Banning Donald Trump from U.K. debated in Parliament today

British lawmakers argue over whether Donald Trump should be excluded from the U.K. for his anti-Muslim remarks, with one legislator cautioning that a ban would give the Republican presidential hopeful a "halo of victimhood."

Legislators call billionaire an attention-seeker, fool but many say he shouldn't be banned

Republican presidential candidate Donald Trump drew disapproval with his proposal that Muslims be banned from entering the U.S. Some Britons want him banned from the U.K. as a result. (Jae C. Hong/Associated Press)

Donald Trump doesn't have many fans in Britain's Parliament.

But a debate among lawmakers on calls to ban Trump from the country revealed little appetite to close Britain's doors to the provocative Republican U.S. presidential contender.

During a three-hour debate Monday, legislators from Britain's main parties stood to call Trump an attention-seeker, a demagogue and a fool. Many, though, argued that he should not be stifled or banned.

"While I think this man is crazy, while I think this man has no valid points to make, I will not be the one to silence his voice," said Conservative lawmaker Tom Tugendhat.

Donald Trump: The Battle of Britain


5 years agoVideo
Harsh words are being exchanged as Parliament prepares to debate a ban on Donald Trump 3:47

Parliament took up the topic after half a million people signed a petition calling for Trump to be excluded over his call for a temporary ban on Muslims entering the United States in the wake of extremist violence. Trump has also claimed that some areas of Britain are so radicalized that police fear for their lives.

Under British law, any petition supported by 100,000 people — who must each provide and confirm an email address — is considered for parliamentary debate. Monday's debate was intended to air the subject rather than take a vote.

Quotes from debate …

  • Labour's Paul Flynn, anti-ban: "The great danger by attacking this one man is that we can fix on him a halo of victimhood. We give him the role of martyrdom, which can be seen to be an advantage among those that support him."
  • Labour's Tulip Siddiq, pro-ban: "His words are not comical, his words are not funny. His words are poisonous."
  • Conservative Edward Leigh, anti-ban: "We oppose Mr. Trump for demonizing his opponents. … If we ban him from the country are we not in danger of doing the same?"
  • Democratic Unionist Party lawmaker Gavin Robinson, anti-ban: "Let him come here … let him go home with his tail between his legs."
  • Labour's Jack Dromey, pro-ban: "Donald Trump is a fool. He is free to be a fool. He is not free to be a dangerous fool on our shores."

More than 500,000 people have signed an online petition backing a ban on Trump, who owns a golf resort in Scotland, the land of his mother's birth.

Labour Party legislator Paul Flynn, who opened the session, said Trump had already received "far too much attention."

"The great danger by attacking this one man is that we can fix on him a halo of victimhood" and boost his popularity among supporters, Flynn said.

But another Labour lawmaker, Tulip Siddiq, supported a ban.

"This is a man who is extremely high-profile, ... a man who is interviewing for the most important job in the world," she said. "His words are not comical, his words are not funny. His words are poisonous."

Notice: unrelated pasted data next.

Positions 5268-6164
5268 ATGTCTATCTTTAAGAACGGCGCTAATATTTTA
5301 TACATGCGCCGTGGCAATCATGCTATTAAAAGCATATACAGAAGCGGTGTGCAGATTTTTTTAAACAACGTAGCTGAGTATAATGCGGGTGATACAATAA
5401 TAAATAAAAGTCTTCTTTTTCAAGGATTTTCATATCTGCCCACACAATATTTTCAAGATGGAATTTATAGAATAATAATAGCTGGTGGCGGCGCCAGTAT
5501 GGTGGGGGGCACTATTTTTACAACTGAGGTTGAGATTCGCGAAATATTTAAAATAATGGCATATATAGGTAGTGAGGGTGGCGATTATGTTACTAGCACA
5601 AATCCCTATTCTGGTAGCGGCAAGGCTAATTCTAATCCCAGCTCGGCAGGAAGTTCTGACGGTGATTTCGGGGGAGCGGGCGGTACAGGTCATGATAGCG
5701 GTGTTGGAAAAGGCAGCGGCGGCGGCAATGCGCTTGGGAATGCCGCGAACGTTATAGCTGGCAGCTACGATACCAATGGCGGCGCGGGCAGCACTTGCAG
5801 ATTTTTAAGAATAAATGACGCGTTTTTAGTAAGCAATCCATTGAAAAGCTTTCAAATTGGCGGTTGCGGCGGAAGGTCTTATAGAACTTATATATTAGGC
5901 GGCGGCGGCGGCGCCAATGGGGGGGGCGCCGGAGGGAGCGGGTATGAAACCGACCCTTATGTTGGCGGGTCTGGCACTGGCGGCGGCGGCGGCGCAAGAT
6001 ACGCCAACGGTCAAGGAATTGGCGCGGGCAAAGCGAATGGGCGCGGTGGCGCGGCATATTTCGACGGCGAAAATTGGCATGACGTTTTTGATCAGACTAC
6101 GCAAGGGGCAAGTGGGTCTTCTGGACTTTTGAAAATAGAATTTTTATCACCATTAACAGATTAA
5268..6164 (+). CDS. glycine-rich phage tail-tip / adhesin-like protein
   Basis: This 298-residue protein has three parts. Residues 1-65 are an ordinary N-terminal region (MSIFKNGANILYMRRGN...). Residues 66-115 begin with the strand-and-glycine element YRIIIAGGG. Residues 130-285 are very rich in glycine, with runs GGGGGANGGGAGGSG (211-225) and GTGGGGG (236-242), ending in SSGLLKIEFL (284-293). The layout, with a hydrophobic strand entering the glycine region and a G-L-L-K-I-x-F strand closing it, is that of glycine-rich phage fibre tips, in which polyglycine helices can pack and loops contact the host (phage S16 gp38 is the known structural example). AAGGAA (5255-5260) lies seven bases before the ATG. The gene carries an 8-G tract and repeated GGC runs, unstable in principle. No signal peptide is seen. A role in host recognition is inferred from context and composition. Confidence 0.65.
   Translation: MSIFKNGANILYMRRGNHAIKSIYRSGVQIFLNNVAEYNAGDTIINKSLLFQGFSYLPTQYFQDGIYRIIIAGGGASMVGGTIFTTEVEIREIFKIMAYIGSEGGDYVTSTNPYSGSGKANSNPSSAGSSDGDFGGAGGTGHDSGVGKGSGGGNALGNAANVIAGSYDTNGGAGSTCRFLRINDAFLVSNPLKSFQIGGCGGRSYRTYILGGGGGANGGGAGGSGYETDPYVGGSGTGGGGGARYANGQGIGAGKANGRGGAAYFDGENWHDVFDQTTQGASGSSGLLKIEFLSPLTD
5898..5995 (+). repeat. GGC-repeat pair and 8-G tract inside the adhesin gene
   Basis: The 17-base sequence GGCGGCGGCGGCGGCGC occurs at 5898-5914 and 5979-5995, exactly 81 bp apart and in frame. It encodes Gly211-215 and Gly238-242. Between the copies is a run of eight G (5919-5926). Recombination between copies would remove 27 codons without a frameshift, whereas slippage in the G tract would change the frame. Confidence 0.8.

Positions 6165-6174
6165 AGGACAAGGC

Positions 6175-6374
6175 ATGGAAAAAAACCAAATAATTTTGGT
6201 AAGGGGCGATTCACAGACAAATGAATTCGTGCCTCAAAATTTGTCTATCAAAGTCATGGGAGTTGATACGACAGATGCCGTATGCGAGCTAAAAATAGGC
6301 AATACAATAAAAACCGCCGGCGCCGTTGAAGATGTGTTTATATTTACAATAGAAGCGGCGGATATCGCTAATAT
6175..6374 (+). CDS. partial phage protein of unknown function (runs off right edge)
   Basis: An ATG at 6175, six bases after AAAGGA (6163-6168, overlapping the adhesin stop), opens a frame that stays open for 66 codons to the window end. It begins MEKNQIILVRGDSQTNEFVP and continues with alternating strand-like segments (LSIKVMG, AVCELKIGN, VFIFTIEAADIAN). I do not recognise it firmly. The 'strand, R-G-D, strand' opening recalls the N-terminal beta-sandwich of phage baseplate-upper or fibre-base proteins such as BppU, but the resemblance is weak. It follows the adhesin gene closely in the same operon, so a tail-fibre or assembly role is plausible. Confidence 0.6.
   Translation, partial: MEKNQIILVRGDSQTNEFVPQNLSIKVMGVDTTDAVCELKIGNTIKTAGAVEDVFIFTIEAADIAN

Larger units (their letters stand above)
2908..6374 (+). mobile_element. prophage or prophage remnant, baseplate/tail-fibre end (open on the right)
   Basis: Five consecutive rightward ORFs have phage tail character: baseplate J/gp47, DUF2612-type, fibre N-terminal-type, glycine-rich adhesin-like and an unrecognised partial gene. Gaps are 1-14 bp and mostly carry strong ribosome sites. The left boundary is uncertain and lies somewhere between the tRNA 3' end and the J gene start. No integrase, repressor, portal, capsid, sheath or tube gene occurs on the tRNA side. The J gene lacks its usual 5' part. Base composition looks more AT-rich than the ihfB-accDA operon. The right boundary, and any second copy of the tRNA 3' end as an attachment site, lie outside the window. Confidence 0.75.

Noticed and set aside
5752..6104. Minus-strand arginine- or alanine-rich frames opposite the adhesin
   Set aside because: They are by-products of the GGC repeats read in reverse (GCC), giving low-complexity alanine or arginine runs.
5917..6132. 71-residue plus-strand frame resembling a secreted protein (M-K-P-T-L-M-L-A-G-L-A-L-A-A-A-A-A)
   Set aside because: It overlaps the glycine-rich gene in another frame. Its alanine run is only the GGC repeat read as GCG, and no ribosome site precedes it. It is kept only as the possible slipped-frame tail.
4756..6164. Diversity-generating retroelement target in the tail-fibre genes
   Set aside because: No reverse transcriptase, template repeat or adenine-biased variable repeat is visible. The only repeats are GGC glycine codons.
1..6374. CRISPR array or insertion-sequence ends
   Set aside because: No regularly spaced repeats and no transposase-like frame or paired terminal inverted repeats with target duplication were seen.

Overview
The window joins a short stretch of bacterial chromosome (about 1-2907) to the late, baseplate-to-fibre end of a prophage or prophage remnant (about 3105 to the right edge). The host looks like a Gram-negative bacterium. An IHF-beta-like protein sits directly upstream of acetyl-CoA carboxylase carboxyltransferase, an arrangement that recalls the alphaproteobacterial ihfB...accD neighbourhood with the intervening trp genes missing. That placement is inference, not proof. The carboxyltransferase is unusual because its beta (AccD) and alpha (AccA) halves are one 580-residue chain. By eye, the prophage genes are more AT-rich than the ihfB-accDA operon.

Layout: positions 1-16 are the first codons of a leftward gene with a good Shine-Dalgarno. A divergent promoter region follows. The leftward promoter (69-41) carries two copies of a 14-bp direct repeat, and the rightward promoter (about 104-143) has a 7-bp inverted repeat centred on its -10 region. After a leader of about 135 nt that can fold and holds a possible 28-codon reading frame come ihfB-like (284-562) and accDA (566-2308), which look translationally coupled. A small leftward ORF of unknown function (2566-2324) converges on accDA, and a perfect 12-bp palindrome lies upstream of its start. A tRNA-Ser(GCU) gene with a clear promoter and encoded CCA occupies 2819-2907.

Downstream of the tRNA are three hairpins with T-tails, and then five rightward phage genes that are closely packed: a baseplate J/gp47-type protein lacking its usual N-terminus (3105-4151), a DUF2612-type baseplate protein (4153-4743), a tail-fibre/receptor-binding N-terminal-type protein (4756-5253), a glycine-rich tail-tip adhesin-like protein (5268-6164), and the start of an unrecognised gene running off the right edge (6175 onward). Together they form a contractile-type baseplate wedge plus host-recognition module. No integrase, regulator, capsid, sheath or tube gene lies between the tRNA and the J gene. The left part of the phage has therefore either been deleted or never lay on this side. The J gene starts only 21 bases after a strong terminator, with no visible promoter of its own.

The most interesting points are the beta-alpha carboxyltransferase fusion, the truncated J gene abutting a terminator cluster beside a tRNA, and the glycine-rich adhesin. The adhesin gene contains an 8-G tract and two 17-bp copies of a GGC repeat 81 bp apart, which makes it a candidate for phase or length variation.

Prime Minister David Cameron has condemned Trump's remarks about Muslims as "divisive, stupid and wrong," but he and other senior officials have said they do not think Trump should be banned.

Ban would betray free speech, lawmakers say

The government has the power to deny entry to people with criminal convictions or those whose presence is considered not "conducive to the public good." The power has been used against figures as diverse as boxer Mike Tyson, rapper Tyler the Creator, radical Muslim preachers and the late Christian fundamentalist Fred Phelps Sr.

Britain also turned away anti-Islam Dutch legislator Geert Wilders at an airport in 2009. Wilders later sued and won the right to come to Britain.

Several lawmakers argued that banning Trump would betray the principles of free speech.

Conservative Paul Scully said that while people had been excluded from Britain for incitement or hatred, "I have never heard of one for stupidity and I'm not sure we should be starting now."

But Labour's Jack Dromey said Trump was dangerous because he stirred up hatred among different faiths.

"Donald Trump is a fool," Dromey said. "He is free to be a fool. He is not free to be a dangerous fool on our shores."

Sarah Malone, executive vice-president of Trump International Golf Links, Scotland, said "debating a matter raised as part of the American Presidential election" was a waste of parliamentary time.

"Westminster is creating a dangerous precedent on this issue and is sending a terrible message to the world," she said.

High level of distaste

Terry Jones, a Florida pastor who tried to organize a Qur'an-burning protest several years ago, was banned from entering. 

There is a high level of distaste in London for Donald Trump, CBC's Ellen Mauro reported Monday.

"The mayor of London, for example, said he wouldn't go to some parts of New York City for fear of running into Donald Trump," she said.

"That was in response to comments Trump made about parts of London being so radicalized that police are too afraid to go to them."

There have also been harsh words between Trump and Alex Salmond, former leader of the Scottish National Party.

Trump called Salmond "an embarrassment to Scotland."

Salmond called Trump "a loser."

With files from CBC News, Reuters


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